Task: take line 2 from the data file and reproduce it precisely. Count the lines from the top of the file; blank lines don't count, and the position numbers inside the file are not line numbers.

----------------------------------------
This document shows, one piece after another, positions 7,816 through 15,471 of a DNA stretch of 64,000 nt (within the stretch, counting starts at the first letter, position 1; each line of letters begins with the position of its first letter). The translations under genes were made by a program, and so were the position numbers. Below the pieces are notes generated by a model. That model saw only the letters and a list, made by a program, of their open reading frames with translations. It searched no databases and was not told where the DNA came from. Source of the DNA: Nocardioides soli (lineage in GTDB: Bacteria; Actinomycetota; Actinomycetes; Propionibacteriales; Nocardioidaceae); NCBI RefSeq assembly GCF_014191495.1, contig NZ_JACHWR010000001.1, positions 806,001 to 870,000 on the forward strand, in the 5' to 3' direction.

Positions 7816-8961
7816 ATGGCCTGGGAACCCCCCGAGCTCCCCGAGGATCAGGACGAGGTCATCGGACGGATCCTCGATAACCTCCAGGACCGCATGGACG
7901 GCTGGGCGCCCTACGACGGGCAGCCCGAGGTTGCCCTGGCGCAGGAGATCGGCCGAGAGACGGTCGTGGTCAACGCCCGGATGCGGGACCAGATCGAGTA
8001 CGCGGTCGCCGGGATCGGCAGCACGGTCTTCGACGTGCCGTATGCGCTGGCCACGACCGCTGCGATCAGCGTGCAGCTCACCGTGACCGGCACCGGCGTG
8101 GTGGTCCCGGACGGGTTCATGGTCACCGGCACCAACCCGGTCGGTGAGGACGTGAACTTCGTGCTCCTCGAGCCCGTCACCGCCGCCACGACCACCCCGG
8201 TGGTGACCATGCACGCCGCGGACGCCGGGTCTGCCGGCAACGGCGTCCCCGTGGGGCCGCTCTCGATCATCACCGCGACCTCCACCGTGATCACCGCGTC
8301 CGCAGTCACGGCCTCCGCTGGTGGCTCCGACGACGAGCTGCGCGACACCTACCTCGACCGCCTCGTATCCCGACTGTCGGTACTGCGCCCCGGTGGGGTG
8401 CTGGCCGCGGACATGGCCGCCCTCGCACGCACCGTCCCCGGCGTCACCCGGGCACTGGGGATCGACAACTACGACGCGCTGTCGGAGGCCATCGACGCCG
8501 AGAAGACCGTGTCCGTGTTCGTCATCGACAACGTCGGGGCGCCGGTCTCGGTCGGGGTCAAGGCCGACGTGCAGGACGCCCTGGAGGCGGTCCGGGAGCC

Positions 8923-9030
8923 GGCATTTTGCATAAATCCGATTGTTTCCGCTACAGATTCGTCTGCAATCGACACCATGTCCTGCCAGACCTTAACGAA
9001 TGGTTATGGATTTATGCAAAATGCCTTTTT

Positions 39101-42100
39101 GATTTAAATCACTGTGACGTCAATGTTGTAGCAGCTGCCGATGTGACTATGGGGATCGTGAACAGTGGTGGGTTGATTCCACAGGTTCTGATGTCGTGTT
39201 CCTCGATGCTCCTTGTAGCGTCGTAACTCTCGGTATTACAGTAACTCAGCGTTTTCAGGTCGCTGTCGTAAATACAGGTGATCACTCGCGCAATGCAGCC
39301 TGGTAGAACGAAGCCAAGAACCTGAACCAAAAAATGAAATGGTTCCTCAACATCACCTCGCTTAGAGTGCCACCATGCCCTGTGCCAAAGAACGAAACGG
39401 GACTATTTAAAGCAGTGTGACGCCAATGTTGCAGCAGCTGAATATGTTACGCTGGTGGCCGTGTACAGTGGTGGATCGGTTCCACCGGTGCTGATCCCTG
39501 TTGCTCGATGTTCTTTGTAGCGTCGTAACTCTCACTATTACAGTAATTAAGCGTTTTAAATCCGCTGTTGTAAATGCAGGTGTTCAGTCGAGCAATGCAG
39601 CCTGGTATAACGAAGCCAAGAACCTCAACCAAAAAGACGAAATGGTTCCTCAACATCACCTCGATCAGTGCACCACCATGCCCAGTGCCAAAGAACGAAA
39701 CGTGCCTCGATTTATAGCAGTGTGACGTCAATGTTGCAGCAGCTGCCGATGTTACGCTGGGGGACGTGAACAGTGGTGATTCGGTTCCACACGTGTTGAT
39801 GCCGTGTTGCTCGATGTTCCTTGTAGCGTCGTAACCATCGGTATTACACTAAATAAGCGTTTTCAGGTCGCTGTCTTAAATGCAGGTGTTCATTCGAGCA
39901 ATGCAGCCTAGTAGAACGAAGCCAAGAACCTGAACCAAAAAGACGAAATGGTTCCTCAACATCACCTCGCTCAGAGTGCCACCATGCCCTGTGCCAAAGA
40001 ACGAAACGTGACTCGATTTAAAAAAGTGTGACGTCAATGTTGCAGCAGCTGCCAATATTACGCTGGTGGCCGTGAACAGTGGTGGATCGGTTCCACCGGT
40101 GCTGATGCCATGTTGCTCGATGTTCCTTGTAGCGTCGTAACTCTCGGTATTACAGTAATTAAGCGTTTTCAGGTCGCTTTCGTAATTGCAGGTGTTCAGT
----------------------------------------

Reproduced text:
Positions 7816-8961